UK Vaccine Plan Months Ahead of EU, Bloc Has ‘Lowest Productivity’ in Drugs Network, Reveals Pharma Boss

WASHINGTON, DC - FEBRUARY 26: Pascal Soriot, executive director and CEO of AstraZeneca, testifies before the Senate Finance Committee on "Drug Pricing in America: A Prescription for Change, Part II" February 26, 2019 in Washington, DC. The committee heard testimony from a panel of pharmaceutical company CEOs on the reasons …
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The CEO of AstraZeneca has responded to claims from the EU that the drugs company was favouring the UK over Europe, explaining that Brexit Britain was months ahead in organising vaccines, meaning that the bloc is now far behind.

Speaking to multiple European news outlets, Pascal Soriot denied rumours from Brussels bureaucrats that his laboratories based in Europe were sending EU-destined doses of the coronavirus vaccine to the UK. Countries such as Italy are threatening to sue the drugs company after it announced a delay to delivery as a result of issues with production. The European Commission has also announced that it would invoke powers to block the export of vaccines made in the EU if destined for outside of the Union, including to the UK, even if that country has a contract with the drugs manufacturer.

Mr Soriot revealed that the UK had been negotiating and working with AstraZeneca, which developed a COVID vaccine in partnership with the University of Oxford, since early on in the pandemic, signing a contract with the nation in May. While countries like Germany and Italy had come to agreements with AstraZeneca in June, Brussels insisted they could not formalise their deals, with the Commission taking over contracts management of behalf of EU member states. The final agreement was not signed until late August.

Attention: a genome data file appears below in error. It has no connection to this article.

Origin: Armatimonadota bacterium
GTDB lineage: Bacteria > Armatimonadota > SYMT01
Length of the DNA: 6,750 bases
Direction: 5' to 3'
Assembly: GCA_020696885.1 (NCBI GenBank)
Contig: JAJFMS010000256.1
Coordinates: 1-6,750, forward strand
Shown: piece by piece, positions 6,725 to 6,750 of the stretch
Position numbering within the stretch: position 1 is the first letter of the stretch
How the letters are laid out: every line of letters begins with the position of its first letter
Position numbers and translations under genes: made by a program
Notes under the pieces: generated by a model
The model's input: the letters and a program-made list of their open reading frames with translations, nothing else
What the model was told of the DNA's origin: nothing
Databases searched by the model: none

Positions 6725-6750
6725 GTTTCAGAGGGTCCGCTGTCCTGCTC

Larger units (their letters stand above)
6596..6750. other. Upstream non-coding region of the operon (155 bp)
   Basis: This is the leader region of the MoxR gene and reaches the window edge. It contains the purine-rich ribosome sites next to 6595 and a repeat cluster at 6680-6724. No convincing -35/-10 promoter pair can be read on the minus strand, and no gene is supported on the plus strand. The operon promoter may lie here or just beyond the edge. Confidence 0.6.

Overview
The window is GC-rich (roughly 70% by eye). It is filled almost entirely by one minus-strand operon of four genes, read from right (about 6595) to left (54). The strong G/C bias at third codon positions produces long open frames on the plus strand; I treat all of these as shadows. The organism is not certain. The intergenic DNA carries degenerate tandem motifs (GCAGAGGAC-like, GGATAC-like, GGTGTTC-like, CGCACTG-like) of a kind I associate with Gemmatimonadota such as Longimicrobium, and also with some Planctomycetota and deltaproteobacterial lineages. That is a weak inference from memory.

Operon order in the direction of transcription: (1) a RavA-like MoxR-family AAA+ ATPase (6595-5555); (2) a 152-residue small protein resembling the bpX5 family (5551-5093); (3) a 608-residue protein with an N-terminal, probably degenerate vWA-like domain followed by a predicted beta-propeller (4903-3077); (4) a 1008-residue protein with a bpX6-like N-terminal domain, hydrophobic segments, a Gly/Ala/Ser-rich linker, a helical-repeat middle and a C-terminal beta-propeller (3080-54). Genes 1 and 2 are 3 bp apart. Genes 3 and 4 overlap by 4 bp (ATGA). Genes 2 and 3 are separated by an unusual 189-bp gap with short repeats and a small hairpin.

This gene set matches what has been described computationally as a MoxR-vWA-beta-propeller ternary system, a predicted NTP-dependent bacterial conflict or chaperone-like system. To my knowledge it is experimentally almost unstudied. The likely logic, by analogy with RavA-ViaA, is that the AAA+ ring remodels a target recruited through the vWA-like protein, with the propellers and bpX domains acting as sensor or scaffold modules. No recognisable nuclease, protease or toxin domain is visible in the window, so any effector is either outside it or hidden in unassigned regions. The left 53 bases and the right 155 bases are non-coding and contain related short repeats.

British journalist Robert Peston reported that these “extra talks with the European Commission led to no material changes to the contract, but wasted time on making arrangements to make the vaccine with partner sites. The yield at these partner sites has been lower than expected.”

Further, the European Medicines Agency has not even approved the vaccine yet — though is expected to later this week — while the UK signed it off on December 30th.

Asked whether the EU had signed the contract too late, the pharmaceuticals boss told La Repubblica: “I will not pass judgment on this. But I can only tell you the facts and the facts are that we basically signed an agreement with the UK three months before we did have it with Europe.”

As a result, “we were able to quite quickly take the UK supply chain and improve it”. Those extra months gave UK laboratories the time to iron out any manufacturing and delivery problems, meaning that now the British facilities are the most productive, while the European Union has “the lowest productivity in the network”.

Responding to allegations he may be favouring Britain over the EU, Mr Soriot said: “…we’re not doing it on purpose. I’m European, I have Europe at heart. Our chairman is Swedish, is European. Our CFO is European. Many people in the management are European. So we want to treat Europe as best we can. You know, we do this at no profit, remember? We didn’t go into this to try and make money or whatever. We would like to treat Europe as good as possible. I actually do believe we treated Europe fairly.”

He also denied that he had breached agreements with the EU, saying that AstraZeneca did not make a “contractual commitment” with the EU, saying only it agreed to a “best effort” to deliver “because we are three months behind [the] UK”.

Mr Soriot also flatly rejected any suggestion that some of the UK’s orders could be redistributed to the EU, affirming that “the contract with the UK was signed first and the UK, of course, said ‘you supply us first’, and this is fair enough. This vaccine was developed with the UK government, Oxford and with us as well.”

Former Brexit Party MEP Martin Daubney remarked on Soriot’s interview: “The truth is out: the EU signed their vaccine deal 3 MONTHS after the UK. This sums up what Brexiteers saw all along. Whereas Remoaners saw leaving as making us ‘small & isolated’ we always saw ‘quick and nimble’.

“The vaccine calamity shows we were right.”

On Wednesday, AstraZeneca reportedly pulled out of talks with the EU to discuss the alleged commitment and the delays, with an EU source saying Brussels would “insist on them [AstraZeneca]” explaining themselves.

Brexit leader Nigel Farage remarked: “AstraZeneca won’t be scapegoated by the EU Commission and they are right to cancel talks. Time to stand up to bullies.”


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